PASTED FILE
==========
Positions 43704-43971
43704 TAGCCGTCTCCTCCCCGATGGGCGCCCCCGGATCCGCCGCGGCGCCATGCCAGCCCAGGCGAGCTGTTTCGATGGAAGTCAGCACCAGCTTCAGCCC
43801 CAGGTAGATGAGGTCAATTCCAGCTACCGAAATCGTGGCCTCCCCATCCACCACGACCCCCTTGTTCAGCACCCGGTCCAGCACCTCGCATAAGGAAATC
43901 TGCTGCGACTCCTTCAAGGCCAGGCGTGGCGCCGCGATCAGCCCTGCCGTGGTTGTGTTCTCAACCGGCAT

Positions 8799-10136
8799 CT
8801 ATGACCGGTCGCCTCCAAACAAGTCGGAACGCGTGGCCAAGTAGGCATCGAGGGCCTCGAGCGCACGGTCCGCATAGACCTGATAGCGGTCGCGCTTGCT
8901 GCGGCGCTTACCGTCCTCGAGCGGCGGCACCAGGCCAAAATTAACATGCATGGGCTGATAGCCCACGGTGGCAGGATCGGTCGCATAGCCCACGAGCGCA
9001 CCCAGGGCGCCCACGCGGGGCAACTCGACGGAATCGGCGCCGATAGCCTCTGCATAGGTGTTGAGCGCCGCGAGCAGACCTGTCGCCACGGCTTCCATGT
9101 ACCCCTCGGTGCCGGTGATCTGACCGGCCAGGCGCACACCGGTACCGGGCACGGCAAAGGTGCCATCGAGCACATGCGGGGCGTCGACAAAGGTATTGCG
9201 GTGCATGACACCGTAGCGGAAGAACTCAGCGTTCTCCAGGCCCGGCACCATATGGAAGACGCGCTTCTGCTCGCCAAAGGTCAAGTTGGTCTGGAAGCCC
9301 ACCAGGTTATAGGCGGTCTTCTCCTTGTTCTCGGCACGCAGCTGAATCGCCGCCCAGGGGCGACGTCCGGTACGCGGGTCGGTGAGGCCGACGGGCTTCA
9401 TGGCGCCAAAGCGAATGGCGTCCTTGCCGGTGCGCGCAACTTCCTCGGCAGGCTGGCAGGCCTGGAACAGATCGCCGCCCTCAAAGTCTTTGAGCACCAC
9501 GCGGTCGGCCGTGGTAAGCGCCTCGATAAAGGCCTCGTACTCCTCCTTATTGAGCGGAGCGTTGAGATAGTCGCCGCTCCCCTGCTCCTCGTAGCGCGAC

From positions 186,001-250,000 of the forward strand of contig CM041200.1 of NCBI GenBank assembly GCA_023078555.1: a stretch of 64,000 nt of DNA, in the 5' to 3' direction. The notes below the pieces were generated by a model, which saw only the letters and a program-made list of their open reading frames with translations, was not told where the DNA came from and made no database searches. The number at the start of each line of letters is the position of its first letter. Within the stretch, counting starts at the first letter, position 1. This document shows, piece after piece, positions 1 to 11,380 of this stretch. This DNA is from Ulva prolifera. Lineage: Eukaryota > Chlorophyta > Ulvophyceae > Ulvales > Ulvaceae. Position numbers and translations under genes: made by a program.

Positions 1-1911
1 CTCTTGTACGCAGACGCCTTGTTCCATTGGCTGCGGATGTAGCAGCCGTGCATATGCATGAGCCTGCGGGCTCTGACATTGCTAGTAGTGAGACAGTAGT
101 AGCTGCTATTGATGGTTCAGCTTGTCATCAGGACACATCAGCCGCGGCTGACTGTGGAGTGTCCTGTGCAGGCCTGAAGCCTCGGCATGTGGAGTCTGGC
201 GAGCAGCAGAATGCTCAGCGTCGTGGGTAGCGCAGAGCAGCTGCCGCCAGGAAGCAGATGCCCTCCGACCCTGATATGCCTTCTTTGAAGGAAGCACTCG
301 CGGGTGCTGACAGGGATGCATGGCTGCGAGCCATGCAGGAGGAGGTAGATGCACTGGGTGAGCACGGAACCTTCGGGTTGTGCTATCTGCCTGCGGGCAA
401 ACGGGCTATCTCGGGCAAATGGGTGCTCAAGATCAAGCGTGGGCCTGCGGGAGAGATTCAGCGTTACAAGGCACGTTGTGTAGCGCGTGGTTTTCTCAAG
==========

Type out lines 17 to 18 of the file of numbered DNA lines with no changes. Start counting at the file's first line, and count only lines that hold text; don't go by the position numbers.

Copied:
1 CTCTTGTACGCAGACGCCTTGTTCCATTGGCTGCGGATGTAGCAGCCGTGCATATGCATGAGCCTGCGGGCTCTGACATTGCTAGTAGTGAGACAGTAGT
101 AGCTGCTATTGATGGTTCAGCTTGTCATCAGGACACATCAGCCGCGGCTGACTGTGGAGTGTCCTGTGCAGGCCTGAAGCCTCGGCATGTGGAGTCTGGC